In September 2014, Wuhan-based Uni-top Airlines announced plans to acquire seven A300-600s and have them converted to freighter configuration – taking the little-known Chinese carrier’s fleet from three 747-200Fs to a total of ten widebody freighters – many in the industry expressed doubt. After all, Uni-top had acquired GrandStar Cargo International (the former joint venture of Sinotrans Air Transportation Development Co. and Korean Air) the year before, and appeared to have done nothing with it – even leaving Grandstar’s single 747-400F in storage in Beijing.
But EFW has now redelivered the first of those seven A300-600Fs, the second is scheduled to follow this month, and the remaining five by the end of this year, so Uni-top is clearly in the midst of a major change. Cargo Facts spoke with Huang Yu, the carrier’s Vice President, to flesh out the details and the logic behind Uni-top’s acquisition of the new freighters.
In recent years, most Chinese carriers have focused on one of two paths: long-haul operation on the Asia-Europe and trans-Pacific markets, or working to capture a share of the burgeoning e-commerce-driven domestic express market. Uni-top, however, seems set on paving an alternative path.
Uni-top currently operates its three 747-200Fs in scheduled and charter service to destinations in the Indian subcontinent (Chennai, Delhi, and Dhaka) and in China (Ningbo); and later on this month plans to launch service to three new Asian destinations (Almaty, Osaka, and Seoul), as well as Shanghai in China with the first A300-600F. Looking ahead, Huang says the new Airbus freighters will help the airline find its “balance between the international, regional and local market.”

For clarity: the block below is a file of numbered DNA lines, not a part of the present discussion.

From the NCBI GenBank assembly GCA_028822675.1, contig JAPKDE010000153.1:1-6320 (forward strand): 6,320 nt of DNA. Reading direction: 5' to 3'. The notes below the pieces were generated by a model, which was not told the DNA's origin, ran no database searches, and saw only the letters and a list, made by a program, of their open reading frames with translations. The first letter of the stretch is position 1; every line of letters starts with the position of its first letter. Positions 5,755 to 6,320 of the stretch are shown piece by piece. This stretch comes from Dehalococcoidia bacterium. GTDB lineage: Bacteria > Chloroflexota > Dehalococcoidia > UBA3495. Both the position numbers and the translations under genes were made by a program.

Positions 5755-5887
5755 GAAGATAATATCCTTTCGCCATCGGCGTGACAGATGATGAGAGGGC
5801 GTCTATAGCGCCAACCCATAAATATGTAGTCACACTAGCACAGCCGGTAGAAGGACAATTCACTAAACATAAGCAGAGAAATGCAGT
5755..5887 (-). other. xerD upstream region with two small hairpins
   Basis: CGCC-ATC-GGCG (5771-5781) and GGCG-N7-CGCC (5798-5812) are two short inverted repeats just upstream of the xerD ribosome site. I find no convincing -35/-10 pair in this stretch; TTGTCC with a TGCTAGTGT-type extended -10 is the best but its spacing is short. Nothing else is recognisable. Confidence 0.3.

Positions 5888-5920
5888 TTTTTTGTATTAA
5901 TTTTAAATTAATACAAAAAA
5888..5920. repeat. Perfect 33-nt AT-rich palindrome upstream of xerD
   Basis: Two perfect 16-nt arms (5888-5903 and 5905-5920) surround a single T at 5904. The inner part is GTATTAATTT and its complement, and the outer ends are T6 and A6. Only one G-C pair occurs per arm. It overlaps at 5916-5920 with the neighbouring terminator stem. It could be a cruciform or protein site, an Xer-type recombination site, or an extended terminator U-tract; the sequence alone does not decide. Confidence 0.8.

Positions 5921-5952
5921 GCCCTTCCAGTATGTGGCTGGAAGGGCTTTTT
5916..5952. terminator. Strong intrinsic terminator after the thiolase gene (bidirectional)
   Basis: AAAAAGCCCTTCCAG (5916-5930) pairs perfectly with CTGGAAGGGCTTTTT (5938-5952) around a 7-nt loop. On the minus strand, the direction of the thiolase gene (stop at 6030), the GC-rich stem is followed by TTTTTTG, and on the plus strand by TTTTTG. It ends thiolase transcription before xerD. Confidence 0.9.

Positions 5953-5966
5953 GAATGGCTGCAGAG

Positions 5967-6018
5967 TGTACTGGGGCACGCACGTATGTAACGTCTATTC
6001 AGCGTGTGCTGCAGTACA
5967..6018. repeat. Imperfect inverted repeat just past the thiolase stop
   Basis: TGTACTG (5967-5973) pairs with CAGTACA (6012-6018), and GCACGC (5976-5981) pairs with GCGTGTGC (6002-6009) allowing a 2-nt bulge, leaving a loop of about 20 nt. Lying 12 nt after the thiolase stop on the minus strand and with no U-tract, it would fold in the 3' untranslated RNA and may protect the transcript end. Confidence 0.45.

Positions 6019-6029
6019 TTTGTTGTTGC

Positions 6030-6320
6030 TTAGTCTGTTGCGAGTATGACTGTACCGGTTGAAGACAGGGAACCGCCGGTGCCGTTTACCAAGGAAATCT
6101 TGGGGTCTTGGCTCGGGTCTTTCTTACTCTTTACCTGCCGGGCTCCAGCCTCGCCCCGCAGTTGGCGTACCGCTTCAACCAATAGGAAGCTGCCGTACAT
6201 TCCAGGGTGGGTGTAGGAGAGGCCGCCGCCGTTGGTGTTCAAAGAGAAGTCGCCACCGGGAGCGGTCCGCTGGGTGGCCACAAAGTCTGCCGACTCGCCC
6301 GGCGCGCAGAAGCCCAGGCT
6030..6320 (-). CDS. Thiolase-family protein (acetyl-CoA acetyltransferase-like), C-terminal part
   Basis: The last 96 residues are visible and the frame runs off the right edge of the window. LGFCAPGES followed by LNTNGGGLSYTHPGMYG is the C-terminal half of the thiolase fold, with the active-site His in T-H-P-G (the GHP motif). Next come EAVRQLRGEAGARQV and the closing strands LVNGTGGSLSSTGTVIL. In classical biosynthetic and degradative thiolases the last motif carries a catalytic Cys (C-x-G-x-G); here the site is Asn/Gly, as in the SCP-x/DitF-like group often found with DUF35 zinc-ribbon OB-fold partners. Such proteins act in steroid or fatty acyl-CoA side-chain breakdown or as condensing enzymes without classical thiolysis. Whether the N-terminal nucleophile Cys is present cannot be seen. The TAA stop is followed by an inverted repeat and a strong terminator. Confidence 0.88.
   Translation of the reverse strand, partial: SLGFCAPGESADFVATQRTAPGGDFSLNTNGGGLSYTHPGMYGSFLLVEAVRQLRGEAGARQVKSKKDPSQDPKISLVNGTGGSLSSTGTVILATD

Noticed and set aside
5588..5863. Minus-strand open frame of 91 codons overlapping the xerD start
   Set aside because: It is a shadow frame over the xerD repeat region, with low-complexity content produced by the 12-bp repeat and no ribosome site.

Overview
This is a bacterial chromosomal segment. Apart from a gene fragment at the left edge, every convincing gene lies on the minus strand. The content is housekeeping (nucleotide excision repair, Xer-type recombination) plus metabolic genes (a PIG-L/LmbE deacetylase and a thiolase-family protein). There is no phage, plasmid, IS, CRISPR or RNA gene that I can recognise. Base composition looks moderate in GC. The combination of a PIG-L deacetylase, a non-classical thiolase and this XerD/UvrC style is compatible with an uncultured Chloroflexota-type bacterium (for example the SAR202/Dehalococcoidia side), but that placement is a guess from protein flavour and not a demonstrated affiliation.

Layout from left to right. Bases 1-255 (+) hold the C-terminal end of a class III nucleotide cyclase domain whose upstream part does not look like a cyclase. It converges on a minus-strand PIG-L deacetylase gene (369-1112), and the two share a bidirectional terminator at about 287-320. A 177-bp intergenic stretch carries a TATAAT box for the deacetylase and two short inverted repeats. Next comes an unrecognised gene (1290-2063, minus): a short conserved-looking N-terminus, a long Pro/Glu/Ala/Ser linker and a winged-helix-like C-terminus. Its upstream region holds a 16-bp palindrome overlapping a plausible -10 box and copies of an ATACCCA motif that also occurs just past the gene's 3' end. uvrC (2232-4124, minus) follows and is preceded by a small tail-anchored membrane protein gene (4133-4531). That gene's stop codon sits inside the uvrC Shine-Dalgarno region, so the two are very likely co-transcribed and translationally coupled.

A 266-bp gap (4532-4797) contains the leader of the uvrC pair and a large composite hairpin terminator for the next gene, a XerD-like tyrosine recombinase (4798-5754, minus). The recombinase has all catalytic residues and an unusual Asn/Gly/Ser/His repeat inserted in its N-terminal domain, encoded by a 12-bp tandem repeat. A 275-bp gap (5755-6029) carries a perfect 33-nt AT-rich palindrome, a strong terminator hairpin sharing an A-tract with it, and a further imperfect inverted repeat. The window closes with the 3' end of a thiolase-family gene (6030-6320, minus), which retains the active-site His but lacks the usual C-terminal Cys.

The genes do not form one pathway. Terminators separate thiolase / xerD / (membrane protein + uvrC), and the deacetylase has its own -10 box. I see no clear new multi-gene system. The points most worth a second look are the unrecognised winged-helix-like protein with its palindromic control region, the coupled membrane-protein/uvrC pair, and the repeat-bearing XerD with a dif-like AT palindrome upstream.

Uni-top’s growth will be driven in part by demand from the carrier’s outside customers, but also through work on behalf of its affiliates. Uni-Top Airlines’ parent company, Shenzhen-based Uni-top Industry Co., Ltd, also owns two domestic express companies: APEX Express and SURE Express, as well as a third-party logistics service which includes warehousing and distribution facilities.
So while it seems UT will steer clear of the domestic e-commerce business (Huang points out that Uni-top is not part of the Cianiao network), the A300-600Fs will fit into a broader scheme to both feed domestic cargo into Uni-top’s regional operations, as well as having the range to reach much of Southeast Asia, India, and Central Asia as needed.
But the addition of the seven A300-600s is not the end of Uni-top’s planned expansion. Huang tells Cargo Facts that Uni-top will phase out its 747-200Fs (which range in age from 26 to 31 years) and acquire a total of six 747-400Fs. He did not provide details about the timing of the move to 747-400Fs, nor their source, but clearly, Uni-top is planning to become a major player in the growing intra-Asia air cargo market.
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